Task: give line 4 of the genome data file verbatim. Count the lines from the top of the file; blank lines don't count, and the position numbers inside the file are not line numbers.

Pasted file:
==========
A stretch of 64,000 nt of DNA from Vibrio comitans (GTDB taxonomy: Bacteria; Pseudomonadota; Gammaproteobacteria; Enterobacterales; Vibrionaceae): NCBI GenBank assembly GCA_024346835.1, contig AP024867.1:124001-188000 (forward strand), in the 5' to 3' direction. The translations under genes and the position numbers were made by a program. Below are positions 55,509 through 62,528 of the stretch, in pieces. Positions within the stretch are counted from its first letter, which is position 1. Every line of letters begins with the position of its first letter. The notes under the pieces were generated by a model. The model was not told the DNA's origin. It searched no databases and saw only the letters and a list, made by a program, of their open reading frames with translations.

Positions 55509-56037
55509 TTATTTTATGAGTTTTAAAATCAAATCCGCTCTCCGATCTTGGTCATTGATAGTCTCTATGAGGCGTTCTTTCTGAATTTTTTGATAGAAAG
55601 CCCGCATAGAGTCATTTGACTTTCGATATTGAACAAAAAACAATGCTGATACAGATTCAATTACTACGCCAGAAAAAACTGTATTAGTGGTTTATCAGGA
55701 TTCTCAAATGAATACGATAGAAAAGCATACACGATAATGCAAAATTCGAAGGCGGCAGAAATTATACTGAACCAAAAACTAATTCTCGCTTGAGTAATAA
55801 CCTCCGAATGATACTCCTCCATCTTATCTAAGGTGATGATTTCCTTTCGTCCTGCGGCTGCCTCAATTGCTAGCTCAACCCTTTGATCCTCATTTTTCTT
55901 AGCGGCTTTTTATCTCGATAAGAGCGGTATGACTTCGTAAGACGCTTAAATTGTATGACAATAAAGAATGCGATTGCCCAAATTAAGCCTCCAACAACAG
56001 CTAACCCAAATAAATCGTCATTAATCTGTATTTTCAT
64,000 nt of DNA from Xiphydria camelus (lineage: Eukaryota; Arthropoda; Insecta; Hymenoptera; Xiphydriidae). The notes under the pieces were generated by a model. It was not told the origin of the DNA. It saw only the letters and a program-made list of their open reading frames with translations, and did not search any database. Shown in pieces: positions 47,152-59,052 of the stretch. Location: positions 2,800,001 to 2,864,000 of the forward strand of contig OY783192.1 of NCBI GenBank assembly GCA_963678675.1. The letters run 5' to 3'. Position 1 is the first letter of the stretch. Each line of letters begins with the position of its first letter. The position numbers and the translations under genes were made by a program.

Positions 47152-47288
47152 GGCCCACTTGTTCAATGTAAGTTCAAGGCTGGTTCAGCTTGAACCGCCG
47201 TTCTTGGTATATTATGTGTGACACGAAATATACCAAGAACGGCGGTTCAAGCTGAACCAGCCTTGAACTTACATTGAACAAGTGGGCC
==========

55601 CCCGCATAGAGTCATTTGACTTTCGATATTGAACAAAAAACAATGCTGATACAGATTCAATTACTACGCCAGAAAAAACTGTATTAGTGGTTTATCAGGA